Myanmar editor jailed for 2 years over coronavirus error

Myanmar has only 199 confirmed cases of coronavirus and seen six deaths, although the low numbers tested mean experts fear the true figures are far higher. (AP)
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Updated 22 May 2020

Myanmar editor jailed for 2 years over coronavirus error

  • The country has only 199 confirmed cases of coronavirus and seen six deaths

YANGON: A Myanmar news editor has been jailed for two years after his agency reported a coronavirus death that turned out to be false, his lawyer said Friday.
The country has only 199 confirmed cases of coronavirus and seen six deaths, although the low numbers tested mean experts fear the true figures are far higher.
Chief editor Zaw Ye Htet was arrested May 13, the same day his online news agency Dae Pyaw published an erroneous article alleging there had been a death due to the COVID-19 in eastern Karen state.
On May 20, just one week later, he faced trial, an unusually swift process in a country where suspects often languish for months behind bars before being convicted.
“He was sentenced under section 505(b) to two years in jail,” by the court in Karen state, his lawyer Myint Thuzar Maw said Friday.
The notorious Section 505(b) is a vaguely-worded law, often thrown at journalists and activists for making any statement that cause fear or alarm.
“We’ll appeal this unfair decision,” Zaw Ye Htet’s wife Phyu Win said by phone.
It is not clear why the trial took place so quickly.
Karen state borders Thailand and saw more than 16,000 returning Myanmar migrant workers early April after the pandemic caused huge job losses in Thailand and borders started to close.
The state has so far only reported two cases of coronavirus and no deaths.
The government has warned people will be prosecuted for spreading misinformation about the pandemic, but this is the first known case.
It is also drafting new legislation on the control of communicable diseases that would make it even easier to criminalize reporters deemed to be causing public panic.
Human Rights Watch deputy Asia director Phil Robertson branded the move a “recipe for disaster” and warned against denying people the information they need.
Under international law, restrictions to freedom of speech must be carefully spelt out, he added.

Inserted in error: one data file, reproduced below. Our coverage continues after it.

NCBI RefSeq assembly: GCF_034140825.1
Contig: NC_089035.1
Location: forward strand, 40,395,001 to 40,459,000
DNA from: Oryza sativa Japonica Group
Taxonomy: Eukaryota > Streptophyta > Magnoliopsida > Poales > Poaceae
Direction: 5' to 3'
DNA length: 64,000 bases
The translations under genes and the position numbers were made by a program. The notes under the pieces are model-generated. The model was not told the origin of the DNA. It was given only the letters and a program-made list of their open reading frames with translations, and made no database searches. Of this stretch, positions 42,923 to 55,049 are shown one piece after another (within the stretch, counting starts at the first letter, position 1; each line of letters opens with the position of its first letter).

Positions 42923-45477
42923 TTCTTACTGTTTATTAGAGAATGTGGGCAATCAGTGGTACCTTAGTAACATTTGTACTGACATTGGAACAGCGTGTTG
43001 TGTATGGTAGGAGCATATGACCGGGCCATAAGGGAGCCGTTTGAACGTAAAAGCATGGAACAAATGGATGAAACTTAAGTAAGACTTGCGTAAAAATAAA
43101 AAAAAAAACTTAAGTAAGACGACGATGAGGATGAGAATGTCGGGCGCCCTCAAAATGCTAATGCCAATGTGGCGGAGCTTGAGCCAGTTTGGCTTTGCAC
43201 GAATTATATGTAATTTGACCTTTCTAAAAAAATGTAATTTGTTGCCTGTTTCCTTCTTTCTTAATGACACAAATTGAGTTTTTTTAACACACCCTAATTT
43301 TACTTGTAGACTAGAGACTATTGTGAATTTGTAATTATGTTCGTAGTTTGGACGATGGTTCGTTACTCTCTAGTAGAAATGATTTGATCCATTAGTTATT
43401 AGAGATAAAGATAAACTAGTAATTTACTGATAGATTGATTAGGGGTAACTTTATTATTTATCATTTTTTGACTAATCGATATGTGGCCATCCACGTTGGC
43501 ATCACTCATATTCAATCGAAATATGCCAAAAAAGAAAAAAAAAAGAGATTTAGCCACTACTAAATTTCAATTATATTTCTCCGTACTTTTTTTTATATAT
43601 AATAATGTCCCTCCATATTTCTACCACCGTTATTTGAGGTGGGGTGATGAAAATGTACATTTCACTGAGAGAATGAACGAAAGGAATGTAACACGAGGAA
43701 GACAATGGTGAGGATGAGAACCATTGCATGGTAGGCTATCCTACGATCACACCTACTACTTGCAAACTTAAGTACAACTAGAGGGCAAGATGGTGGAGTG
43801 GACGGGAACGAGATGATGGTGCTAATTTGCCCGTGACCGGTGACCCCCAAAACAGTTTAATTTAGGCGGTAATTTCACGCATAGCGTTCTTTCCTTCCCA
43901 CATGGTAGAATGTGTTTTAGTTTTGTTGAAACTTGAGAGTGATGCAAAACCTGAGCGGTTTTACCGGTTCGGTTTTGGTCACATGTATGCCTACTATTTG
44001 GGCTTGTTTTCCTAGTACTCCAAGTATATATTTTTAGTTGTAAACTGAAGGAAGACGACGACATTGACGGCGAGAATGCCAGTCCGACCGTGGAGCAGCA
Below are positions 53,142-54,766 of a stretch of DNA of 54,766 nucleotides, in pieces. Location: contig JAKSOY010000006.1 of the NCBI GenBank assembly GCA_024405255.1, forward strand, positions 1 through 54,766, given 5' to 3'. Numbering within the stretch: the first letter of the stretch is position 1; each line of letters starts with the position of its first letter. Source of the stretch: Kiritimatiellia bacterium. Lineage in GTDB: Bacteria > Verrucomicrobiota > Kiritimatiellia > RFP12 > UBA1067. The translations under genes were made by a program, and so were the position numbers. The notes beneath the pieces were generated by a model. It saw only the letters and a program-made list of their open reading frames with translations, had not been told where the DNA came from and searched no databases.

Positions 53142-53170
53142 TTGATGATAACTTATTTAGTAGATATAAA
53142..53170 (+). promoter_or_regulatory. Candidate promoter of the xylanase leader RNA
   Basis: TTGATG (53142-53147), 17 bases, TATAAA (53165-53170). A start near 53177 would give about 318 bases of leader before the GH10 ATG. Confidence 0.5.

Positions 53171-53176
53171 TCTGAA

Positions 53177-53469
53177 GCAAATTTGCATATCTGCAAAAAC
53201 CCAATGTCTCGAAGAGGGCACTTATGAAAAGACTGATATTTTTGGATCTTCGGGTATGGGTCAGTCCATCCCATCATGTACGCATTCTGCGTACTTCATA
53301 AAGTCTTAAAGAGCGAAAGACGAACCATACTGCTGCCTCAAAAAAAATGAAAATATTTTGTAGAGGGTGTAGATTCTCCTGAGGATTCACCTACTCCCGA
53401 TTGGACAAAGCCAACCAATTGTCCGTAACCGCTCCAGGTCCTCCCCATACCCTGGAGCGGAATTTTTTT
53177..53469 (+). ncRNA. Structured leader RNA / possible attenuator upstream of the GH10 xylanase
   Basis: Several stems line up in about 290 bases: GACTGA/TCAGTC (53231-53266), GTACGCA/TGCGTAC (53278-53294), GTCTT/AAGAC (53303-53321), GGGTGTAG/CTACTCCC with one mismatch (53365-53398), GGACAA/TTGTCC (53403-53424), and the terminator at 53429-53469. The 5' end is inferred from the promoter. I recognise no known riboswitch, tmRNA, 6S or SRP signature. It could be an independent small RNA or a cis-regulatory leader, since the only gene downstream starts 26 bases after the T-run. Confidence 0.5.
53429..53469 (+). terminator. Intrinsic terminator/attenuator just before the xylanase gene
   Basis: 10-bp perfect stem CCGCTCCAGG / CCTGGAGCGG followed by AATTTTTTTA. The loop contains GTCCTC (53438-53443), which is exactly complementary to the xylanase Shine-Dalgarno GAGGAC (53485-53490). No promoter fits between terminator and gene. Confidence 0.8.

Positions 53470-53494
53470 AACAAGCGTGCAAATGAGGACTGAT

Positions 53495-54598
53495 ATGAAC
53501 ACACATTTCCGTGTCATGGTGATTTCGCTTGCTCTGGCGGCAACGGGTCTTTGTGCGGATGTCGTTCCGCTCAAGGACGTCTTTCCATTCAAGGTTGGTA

Snapchat curbs Trump posts for inciting ‘racial violence’

Updated 03 June 2020

Snapchat curbs Trump posts for inciting ‘racial violence’

  • “We are not currently promoting the president’s content on Snapchat’s Discover platform,” Snapchat said
  • The move came after Twitter took an unprecedented stand by hiding a Trump post it said promoted violence

SAN FRANCISCO: Snapchat on Wednesday stopped promoting posts by US President Donald Trump, saying they incite “racial violence.”
“We are not currently promoting the president’s content on Snapchat’s Discover platform,” Snapchat said in response to an AFP inquiry, referencing the youth-focused social network’s section for recommended content.
“We will not amplify voices who incite racial violence and injustice by giving them free promotion on Discover.”
The move came after Twitter took an unprecedented stand by hiding a Trump post it said promoted violence, thrusting rival Facebook into turmoil for refusing to sanction false or inflammatory posts by the US president.
The decision was made over the weekend, during which Snapchat parent Snap chief executive Evan Spiegel sent a lengthy memo to employees condemning what he saw as a legacy of racial injustice and violence in the US.
“Every minute we are silent in the face of evil and wrongdoing we are acting in support of evildoers,” Spiegel wrote as companies responded to the outrage over the police killing of a black man in Minnesota.
“I am heartbroken and enraged by the treatment of black people and people of color in America.”
Snapchat will not promote accounts in the US that are linked to people who incite racial violence on or off the messaging platform, according Spiegel.
The Discover feature at Snapchat is a curated platform on which the California-based company get to decide what it recommends to users.
Trump’s account remains on the platform, it will just no longer be recommended viewing, according to Snapchat.
“We may continue to allow divisive people to maintain an account on Snapchat, as long as the content that is published on Snapchat is consistent with our community guidelines, but we will not promote that account or content in any way,” Spiegel said in the memo.
“We will make it clear with our actions that there is no grey area when it comes to racism, violence, and injustice — and we will not promote it, nor those who support it, on our platform.”
Snapchat is particularly popular with young Internet users, claiming that about half of the US “generation Z” population tapping into news through its Discover feature.